Four days ago I set out to look at potential starting pitching match-ups for the postseason. 1000 words later I realized that there was no way I could cover all the ground I wanted to in a single post. And then I realized that I couldn’t stop at the starting rotation, or pitching for that matter. So I ended up, unintentionally, launching this 4-part series. And so we have arrived at the final chapter, looking at the position players.
It seems unbalanced that pitching required 3 posts, but position players only get one. The reason is, I feel that most of the comparison can come from a collective standpoint when it comes to offense, defense, and base running.
Yes, there are stud hitters that will be highlighted, but generally I think this is best left as clean as possible. Too much individualization in this category would lead to a 5000 word mess. I don’t want that and neither do you. Additionally, as this series has moved along, the Diamondbacks have grown further and further from the playoff picture. With Fangraphs giving them less than a 3% chance to claim a postseason birth, I’m not going to include them in this installment.
So, let’s get on with it.
Here Come the Numbers
Here is how all of the contenders stack up by position, with wRC+ indicated in parentheses:
|C||Molina (109)||Contreras (106)||Pina (85)||Suzuki (110)||Ianetta (82)||Grandal (122)|
|1B||Carpenter* (147)||Rizzo* (125)||Aguilar (133)||Freeman* (136)||Desmond (79)||Muncy* (156)|
|2B||Wong* (93)||Baez (134)||Shaw* (116)||Albies" (106)||LeMahieu (96)||Taylor (110)|
|SS||DeJong (99)||Russell (81)||Arcia (41)||Swanson (82)||Story (125)||Machado (144)|
|3B||Gyorko (113)||Bryant (129)||Moustakas* (107)||Camargo" (120)||Arenado (135)||Turner (154)|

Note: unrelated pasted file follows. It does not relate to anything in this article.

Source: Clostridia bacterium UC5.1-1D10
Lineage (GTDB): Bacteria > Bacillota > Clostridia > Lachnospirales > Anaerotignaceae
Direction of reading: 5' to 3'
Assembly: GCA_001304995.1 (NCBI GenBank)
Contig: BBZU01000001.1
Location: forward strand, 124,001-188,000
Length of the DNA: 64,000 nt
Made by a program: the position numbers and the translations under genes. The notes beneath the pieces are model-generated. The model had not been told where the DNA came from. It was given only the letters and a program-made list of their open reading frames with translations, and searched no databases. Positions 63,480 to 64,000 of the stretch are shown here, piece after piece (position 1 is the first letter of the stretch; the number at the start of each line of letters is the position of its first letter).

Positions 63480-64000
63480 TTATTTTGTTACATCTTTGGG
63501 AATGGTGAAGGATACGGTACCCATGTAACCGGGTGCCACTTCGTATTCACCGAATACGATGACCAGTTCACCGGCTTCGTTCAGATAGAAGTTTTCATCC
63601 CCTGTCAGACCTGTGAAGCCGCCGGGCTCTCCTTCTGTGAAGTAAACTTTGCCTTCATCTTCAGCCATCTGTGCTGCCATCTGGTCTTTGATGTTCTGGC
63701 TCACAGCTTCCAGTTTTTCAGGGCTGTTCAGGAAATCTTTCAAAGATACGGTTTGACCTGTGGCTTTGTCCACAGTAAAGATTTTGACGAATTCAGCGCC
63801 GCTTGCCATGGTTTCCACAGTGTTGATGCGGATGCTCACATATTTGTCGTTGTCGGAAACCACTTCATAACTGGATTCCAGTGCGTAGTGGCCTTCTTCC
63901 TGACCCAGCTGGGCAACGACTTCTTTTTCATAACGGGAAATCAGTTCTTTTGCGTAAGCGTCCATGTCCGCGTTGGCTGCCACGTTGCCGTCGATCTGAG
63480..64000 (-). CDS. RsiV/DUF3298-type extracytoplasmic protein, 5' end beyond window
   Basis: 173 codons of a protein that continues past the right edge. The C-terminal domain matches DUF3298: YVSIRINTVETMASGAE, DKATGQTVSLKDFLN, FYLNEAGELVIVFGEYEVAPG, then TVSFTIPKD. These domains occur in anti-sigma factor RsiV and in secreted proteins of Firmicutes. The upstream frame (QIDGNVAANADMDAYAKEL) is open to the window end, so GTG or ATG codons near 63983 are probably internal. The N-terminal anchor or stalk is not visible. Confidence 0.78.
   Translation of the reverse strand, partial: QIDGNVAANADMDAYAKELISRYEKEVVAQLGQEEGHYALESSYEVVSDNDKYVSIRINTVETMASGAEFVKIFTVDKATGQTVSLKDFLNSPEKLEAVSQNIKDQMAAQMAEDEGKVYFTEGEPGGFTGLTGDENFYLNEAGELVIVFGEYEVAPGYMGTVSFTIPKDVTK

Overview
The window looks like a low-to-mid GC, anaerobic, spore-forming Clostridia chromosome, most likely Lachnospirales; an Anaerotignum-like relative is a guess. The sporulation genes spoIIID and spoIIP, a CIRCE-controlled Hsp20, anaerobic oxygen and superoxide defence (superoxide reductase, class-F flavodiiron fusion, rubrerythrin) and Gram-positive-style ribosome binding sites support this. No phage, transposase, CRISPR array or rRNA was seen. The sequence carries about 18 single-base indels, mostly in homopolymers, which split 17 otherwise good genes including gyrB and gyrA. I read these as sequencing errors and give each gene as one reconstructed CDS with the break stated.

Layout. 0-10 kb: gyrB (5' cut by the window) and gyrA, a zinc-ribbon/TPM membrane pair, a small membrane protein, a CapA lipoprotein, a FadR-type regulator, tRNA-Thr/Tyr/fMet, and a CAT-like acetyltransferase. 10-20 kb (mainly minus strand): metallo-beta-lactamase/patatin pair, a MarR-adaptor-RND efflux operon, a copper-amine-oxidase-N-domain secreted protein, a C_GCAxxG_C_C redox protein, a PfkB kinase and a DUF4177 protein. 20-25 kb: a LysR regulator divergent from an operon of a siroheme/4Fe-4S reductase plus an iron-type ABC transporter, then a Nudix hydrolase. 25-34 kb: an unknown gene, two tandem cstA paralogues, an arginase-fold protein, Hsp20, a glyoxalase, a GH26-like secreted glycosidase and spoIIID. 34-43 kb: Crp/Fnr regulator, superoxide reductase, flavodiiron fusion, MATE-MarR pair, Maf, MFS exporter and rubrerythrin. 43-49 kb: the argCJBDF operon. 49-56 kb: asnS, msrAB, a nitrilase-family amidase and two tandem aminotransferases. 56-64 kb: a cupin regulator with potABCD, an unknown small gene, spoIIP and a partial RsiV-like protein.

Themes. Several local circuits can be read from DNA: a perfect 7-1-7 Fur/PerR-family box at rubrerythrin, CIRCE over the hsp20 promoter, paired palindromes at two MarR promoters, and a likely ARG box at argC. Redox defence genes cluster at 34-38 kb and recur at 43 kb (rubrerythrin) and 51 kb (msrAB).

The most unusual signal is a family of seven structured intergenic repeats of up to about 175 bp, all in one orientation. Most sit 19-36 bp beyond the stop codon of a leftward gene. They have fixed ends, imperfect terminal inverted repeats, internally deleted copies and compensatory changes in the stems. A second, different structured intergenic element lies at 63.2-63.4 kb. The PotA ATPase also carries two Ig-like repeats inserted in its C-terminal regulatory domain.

|LF||Ozuna (104)||Schwarber* (114)||Braun (96)||Acuna (149)||Dahl* (108)||Kemp (117)|
|CF||Bader (107)||Almora (92)||Cain (130)||Inciarte* (87)||Blackmon* (112)||Bellinger* (118)|
|RF||Martinez (123)||Heyward* (101)||Yelich* (148)||Markakis* (119)||Gonzalez* (98)||Puig (113)|
|PH||Adams* (113)||Zobrist" (126)||Schoop (84)||Culberson (116)||Holliday (181)||Hernandez (107)|
|PH||Munoz (111)||Happ" (105)||Thames* (106)||Tucker* (100)||Parra* (77)||Pederson* (123)|
So let’s start by using those wRC+ numbers. Among their starters and top pinch hitting options, this is how many above average (100 or higher) hitters each team can boast:
Cardinals (8/10), Cubs (8/10), Brewers (6/10), Braves (8/10), Rockies (5/10), and Dodgers (10/10).
Here are all of the starting position players above 120 wRC+, ranked:
On that list, all teams have at least 3 of these excellent hitters, except for the Cardinals and Rockies, who have 2, each.
Here is a look at how the teams stack up collectively this season, based on wRC+ by non-pitchers.
That table makes sense. The Brewers and Rockies feature fewer above average hitters than any other team and are the bottom two teams overall. The Dodgers feature the most and are the top team. The Cardinals feature less high-quality hitters than the Braves and Cubs, and therefore fall in behind them.
Here is where the Cardinals’ non-pitchers rank in some of the major offensive categories, among these 6 teams:
|Stat||Cardinals Rank (out of 6)||Value|
Now, let’s talk it out…
The Dodgers are weird because they basically play musical chairs with their position players. Depending on alignments, you could see Brian Dozier at 2B, and he would be their only below average hitter for this season. He’s had a down year, but has been arguably the best 2B in baseball over the previous two seasons. They are just super deep and can change their lineup to address any match-up. Seemingly, every hitter they have can hit 20+ HR’s.
The Rockies are the worst all-around offensive team of the bunch, though a resurgent Matt Holliday helps. They feature two great hitters in Arenado and Story.
Similarly, the Braves have great duo with Freddie Freeman and the probable Rookie-of-the-Year, and likely MVP vote-getter, Ronald Acuna. Atlanta’s lineup runs deeper than the Rockies beyond their top two.
The Brewers have a major offensive hole at SS if they side with the defense of Arcia. They can trot out a much lesser defensive SS in Schoop and improve their offense. They also have a below average hitter at catcher. However, they have a legitimate MVP candidate in Christian Yelich (and some Cardinals fan didn’t want him…) and two more great hitters in Cain and Aguilar.